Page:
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Miniaturization optimized weapon killing power during the social stress of late pre-contact North America (AD 600-1600)

De Smedt, Philippe, Mika, Anna, Flood, Kat, Norris, James D., Wilson, Michael, Key, Alastair J. M., Buchanan, Briggs, Redmond, Brian, Pargeter, Justin, Bebber, Michelle R., and others. (2020) Miniaturization optimized weapon killing power during the social stress of late pre-contact North America (AD 600-1600). PLOS ONE, 15 (3). Article Number 230348. ISSN 1932-6203. (doi:10.1371/journal.pone.0230348) (KAR id:80943)


Before Europeans arrived to Eastern North America, prehistoric, indigenous peoples experienced a number of changes that culminated in the development of sedentary, maize agricultural lifeways of varying complexity. Inherent to these lifeways were several triggers of social stress including population nucleation and increase, intergroup conflict (warfare), and increased territoriality. Here, we examine whether this period of social stress co-varied with deadlier weaponry, specifically, the design of the most commonly found prehistoric archery component in late pre-contact North America: triangular stone arrow tips (TSAT). The examination of modern metal or carbon projectiles, arrows, and arrowheads has demonstrated that smaller arrow tips penetrate deeper into a target than do larger ones. We first experimentally confirm that this relationship applies to arrow tips made from stone hafted onto shafts made from wood. We then statistically assess a large sample (n = 742) of late pre-contact TSAT and show that these specimens are extraordinarily small. Thus, by miniaturizing their arrow tips, prehistoric people in Eastern North America optimized their projectile weaponry for maximum penetration and killing power in warfare and hunting. Finally, we verify that these functional advantages were selected across environmental and cultural boundaries. Thus, while we cannot and should not rule out stochastic, production economizing, or non-adaptive cultural processes as an explanation for TSAT, overall our results are consistent with the hypothesis that broad, socially stressful demographic changes in late pre-contact Eastern North America resulted in the miniaturization–and augmented lethality–of stone tools across the region.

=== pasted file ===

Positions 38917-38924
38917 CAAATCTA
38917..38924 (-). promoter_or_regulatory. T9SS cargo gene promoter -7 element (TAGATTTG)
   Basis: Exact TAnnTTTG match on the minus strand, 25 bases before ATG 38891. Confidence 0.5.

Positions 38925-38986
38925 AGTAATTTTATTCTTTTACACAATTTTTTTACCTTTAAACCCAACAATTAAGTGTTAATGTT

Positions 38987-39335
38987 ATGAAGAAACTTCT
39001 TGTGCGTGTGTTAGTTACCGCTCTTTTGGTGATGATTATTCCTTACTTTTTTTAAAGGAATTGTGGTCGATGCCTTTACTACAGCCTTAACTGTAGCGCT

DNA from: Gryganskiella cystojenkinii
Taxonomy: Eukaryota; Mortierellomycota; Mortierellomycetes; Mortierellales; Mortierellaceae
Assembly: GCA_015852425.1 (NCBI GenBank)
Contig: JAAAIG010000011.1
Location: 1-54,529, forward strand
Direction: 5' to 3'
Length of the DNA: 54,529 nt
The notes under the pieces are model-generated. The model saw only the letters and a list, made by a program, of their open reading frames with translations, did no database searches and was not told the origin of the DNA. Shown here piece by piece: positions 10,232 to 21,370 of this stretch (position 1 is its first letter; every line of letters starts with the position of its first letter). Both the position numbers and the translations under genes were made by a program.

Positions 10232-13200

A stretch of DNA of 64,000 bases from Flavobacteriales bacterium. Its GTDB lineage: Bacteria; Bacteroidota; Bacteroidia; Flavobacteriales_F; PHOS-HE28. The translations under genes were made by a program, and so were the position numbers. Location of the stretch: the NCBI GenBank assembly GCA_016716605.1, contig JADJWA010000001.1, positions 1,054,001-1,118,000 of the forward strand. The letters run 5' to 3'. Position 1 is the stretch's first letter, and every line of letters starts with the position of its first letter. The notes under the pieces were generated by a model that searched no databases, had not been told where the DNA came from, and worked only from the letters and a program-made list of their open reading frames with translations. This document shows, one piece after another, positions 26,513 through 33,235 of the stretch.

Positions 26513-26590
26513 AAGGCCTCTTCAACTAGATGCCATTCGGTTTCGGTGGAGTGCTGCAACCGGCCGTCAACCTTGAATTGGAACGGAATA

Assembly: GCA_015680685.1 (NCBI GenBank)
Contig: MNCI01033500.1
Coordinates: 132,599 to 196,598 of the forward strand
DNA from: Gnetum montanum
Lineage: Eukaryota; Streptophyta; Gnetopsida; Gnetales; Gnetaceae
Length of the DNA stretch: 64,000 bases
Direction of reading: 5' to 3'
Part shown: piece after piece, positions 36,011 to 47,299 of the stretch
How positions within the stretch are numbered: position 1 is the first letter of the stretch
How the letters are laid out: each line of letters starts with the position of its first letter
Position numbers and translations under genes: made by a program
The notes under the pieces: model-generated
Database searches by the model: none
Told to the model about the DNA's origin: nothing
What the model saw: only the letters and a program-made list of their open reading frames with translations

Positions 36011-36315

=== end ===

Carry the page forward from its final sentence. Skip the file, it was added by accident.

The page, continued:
Item Type: Article
DOI/Identification number: 10.1371/journal.pone.0230348
Subjects: E History America > E11 America (General)
G Geography. Anthropology. Recreation > GN Anthropology
Divisions: Divisions > Division of Human and Social Sciences > School of Anthropology and Conservation
Depositing User: Alastair Key
Date Deposited: 21 Apr 2020 14:48 UTC
Last Modified: 04 Mar 2024 16:35 UTC
Resource URI: (The current URI for this page, for reference purposes)

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